Global environmental challenges
U.S. Energy Department offers $65 million for fuel cell technology research
Got a great idea for fuel cell technology? The United States Department of Energy has $65 million to spend.
The funding will go toward research and development on fuel cell components with the goal of reducing costs and increasing reliability of the solid-state devices that convert hydrogen, natural gas or another fuel into electricity through an electrochemical process.
“The department will be funding research and development initiatives related to fuel cell system balance-of-plant components, fuel processors, and fuel cell stack components such as catalysts and membranes, as well as innovative concepts for both low and high temperature systems to help meet commercial viability targets in terms of cost and performance,” the Energy Department said Wednesday. “Applicants will likely include teams of university, industry and national laboratory participants.”
An additional $9 million will be available for an independent analysis of the cost effectiveness of fuel cell technology research efforts.
Fuel cells have been something of a stepchild of the green energy boom of recent years. The technology can generate electricity 24 hours a day – unlike solar and wind energy – emit fewer greenhouse gases than conventional power plants and can be plugged directly into the power grid. But high costs and thorny technology hurdles have limited fuel cells’ use.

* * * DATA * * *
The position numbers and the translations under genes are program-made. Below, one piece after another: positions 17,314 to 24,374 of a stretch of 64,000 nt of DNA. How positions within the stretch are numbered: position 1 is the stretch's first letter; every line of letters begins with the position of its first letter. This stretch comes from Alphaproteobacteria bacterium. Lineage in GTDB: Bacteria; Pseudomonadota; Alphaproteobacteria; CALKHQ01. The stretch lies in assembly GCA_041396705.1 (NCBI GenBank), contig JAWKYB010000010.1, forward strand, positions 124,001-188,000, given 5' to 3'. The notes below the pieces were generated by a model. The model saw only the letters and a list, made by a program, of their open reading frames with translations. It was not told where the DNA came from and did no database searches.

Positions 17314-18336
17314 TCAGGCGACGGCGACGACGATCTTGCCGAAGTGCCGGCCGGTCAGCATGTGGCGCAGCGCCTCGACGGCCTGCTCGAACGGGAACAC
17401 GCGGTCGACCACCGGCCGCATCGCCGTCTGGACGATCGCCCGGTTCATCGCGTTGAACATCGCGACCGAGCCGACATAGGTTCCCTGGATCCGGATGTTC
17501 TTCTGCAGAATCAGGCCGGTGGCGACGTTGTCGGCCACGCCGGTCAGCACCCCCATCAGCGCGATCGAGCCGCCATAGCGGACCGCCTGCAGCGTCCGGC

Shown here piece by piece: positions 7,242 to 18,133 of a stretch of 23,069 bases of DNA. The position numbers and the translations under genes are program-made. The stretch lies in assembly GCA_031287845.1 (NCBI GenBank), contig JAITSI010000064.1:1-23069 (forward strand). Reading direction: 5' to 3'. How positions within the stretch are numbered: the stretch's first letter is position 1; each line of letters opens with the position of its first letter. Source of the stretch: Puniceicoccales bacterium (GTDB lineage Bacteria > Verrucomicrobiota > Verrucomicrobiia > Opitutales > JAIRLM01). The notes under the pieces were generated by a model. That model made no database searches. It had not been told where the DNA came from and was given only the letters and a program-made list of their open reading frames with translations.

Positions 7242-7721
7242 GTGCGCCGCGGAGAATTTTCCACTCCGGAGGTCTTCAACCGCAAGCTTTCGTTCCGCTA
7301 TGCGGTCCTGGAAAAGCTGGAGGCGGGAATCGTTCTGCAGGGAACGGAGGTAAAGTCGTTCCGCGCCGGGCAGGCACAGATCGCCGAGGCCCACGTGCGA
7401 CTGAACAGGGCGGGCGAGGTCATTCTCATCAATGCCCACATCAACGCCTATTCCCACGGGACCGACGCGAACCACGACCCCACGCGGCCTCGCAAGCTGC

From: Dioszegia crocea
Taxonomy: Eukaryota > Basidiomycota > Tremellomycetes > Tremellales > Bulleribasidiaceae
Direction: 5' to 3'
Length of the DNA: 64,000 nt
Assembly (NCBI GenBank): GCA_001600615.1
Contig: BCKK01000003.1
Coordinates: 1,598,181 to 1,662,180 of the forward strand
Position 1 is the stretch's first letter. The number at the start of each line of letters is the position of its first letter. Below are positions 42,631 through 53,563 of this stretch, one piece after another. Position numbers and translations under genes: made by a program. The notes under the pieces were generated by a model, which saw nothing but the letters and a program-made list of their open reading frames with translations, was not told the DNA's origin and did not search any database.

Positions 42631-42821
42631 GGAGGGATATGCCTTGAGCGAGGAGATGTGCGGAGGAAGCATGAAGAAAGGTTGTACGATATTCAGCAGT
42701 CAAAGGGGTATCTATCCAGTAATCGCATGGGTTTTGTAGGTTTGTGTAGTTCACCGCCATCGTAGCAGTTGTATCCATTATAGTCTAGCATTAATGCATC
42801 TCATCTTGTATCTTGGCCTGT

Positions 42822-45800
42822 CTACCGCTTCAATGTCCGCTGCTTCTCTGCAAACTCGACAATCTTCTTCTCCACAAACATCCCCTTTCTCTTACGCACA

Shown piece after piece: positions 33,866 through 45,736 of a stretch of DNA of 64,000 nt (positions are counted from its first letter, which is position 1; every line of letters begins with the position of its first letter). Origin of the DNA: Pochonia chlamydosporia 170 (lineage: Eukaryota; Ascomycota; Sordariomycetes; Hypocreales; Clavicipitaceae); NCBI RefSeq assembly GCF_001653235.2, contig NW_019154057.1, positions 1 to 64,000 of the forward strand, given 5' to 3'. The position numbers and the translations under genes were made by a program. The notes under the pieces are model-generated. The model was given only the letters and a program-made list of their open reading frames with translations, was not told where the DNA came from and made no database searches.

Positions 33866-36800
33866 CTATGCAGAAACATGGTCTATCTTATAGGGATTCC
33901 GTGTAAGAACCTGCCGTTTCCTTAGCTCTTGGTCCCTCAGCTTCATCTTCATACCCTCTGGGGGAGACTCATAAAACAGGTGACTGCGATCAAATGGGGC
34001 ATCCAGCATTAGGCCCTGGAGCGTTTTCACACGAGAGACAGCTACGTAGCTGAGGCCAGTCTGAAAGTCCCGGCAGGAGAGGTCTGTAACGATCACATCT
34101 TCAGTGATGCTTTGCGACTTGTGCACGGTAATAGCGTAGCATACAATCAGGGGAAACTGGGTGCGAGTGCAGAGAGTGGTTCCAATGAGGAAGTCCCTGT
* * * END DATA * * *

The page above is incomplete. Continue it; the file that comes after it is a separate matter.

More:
Earlier this year fuel cells burst into the media spotlight when Bloom Energy, a once-secretive Silicon Valley startup that had secured more than $400 million in venture funding, announced in February that it had overcome many of those obstacles. The company unveiled its solid oxide Bloom Energy Server at a media event attended by the Valley’s tech elite and the 100-kilowatt fuel cells have been installed a plethora of Fortune 500 companies, including Google, Wal-Mart and Bank of America.
Unlike the bulky industrial look of past fuel cells, the Bloom Energy Server is encased in stainless steel and evoke Apple’s design esthetic. The Bloom fuel cells retail for between $700,000 and $800,000 though state and federal incentives can cut that cost in half.
Adobe Systems, for instance, placed a dozen Bloom Energy Servers on the roof of a parking garage in September to supply a third of the electricity consumed by the three office towers in its downtown San Jose, Calif., headquarters. The maker of the Flash media player then bought contracts for methane captured from a Pennsylvania landfill to offset the fuel cell’s use of natural gas. Adobe paid the tariffs for the methane to be put in interstate pipelines though the company acknowledged it’s unlikely to actually be used in San Jose.
Other fuel cell companies, such as United Technologies Corp. and FuelCell Energy, also have seen sales rise.
According to a recent report from International Partnership for Hydrogen and Fuel Cells in the Economy, 22,000 fuel cells were shipped worldwide in 2009, a 40 percent increase from the previous year.
“A decade of sustained global research, development and demonstration (RD&D) is now producing the necessary technological breakthroughs for hydrogen and fuel cells to compete in the market,” the report stated.
(Photo: Todd Woody)